Lastly, in the package design category, the trend of recycling and going green translates to the design itself. This box for ebay exudes a natural feel:
For trends in logo design, I feel as though hand-rendered or imperfect type seems to be coming back. This gives logos a certain spunk and playfulness that they might have not had if typed in a serif font:
For my magazine Poets and Writers, I plan to bring more creativity into the masthead and incorporate more imaginative visuals on the cover and spreads. Dynamic grid systems can be used to keep excitement about the contents for readers. I feel as though poetry and writing is built so much on creativity, and this magazine could just as easily be a science or travel magazine based on the standard type and photography used. Though it has relatively good structure on the cover and inside the magazine, I feel there is a lot of room for creative growth and more can be done to broaden the range of readers that the magazine currently has.
I plan on using some pencil drawn imagery for the masthead to charge the magazine with the bare and true feeling of writing. I want the entire magazine to be an inspiration piece for writers and poets alike. Not only will there be book reviews, but there will be articles on possibly bettering writing skills or getting one's manuscript published, and the imagery used for each article will exude imaginative processes from the brain to the pen to the paper.
As a writer, this magazine in its current state would not hold my interest for long. I plan to make it something that is not only visually appealing, but I prefer to have its content be something relative to a young writer's interest.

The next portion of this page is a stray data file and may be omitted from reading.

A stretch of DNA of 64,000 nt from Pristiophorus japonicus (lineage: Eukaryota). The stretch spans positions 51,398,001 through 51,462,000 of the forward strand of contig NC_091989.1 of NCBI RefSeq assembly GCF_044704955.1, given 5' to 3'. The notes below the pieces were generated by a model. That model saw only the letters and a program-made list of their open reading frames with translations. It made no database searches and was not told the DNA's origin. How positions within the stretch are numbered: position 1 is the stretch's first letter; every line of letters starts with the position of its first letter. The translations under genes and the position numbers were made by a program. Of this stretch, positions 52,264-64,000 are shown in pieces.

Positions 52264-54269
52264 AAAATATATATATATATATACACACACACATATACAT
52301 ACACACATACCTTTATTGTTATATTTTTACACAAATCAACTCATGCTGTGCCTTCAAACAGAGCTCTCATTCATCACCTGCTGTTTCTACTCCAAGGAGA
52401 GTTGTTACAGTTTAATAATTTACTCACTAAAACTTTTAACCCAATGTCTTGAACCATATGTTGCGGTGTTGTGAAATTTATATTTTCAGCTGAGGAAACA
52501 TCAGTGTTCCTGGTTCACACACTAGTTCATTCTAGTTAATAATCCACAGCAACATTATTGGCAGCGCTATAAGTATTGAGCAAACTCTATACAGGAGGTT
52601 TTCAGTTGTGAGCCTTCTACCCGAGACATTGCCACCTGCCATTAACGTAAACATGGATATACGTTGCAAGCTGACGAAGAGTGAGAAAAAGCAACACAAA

These are a few packaging photos that I found especially lovely:
This was a rebranding done by a former student of SCAD. I like the hand-rendered type as a playful aspect and I love how the type creates an image above the labels. It is fun, but still believable as a real product.
This one doesn't really need a description. It's just a really awesome idea for a juice box.
I feel like this line of body care products feels very fresh and clean, which is fitting for the product inside of the box. I like the different colors used to distinguish the various products.
I promise I don't have a milk obsession. I love the illustrated elements to this, as well as the thickly cut out type. If I saw this in Target, I would jump to buy it instead of the regular brand.
In this packaging for a laptop computer, I love the fact that it is nothing but the type on the top. As a fan of copy writing, I love how witty the copy is, and how it becomes the design.
I love when package design carries on a design from one physical package to the other.
Ok, I suppose it's time for some bad design:
Why does Kroger Brand EVERYTHING have to be so ugly? Target and Publix goes out of their way to have amazing design all of the time. Why not Kroger too? I hate when people misspell things for no reason. Bitz? What was wrong with Bits? Why does marshmallow have to be all jumpy and lame? Why does everything on this package look straight from the 80s? At least the octopus is happy.
I can see what Nabisco was going for here, but why change what is already working for them? I know the whole clean, plain look was in for a while, but this just feels overdone. They do nothing for me or my childhood memories. I'm glad it wasn't permanent. If I was a professor and a student designed this packaging, I would not let them into the design program based on them. On a lighter note, I think the open tab for the new oreos is pretty awesome.
But really? A circle with the letter?
There's just something about the one on the left that makes me want to buy them more. It makes me crave them. The one on the right is so...lackluster. That packaging doesn't really care whether I buy them or not.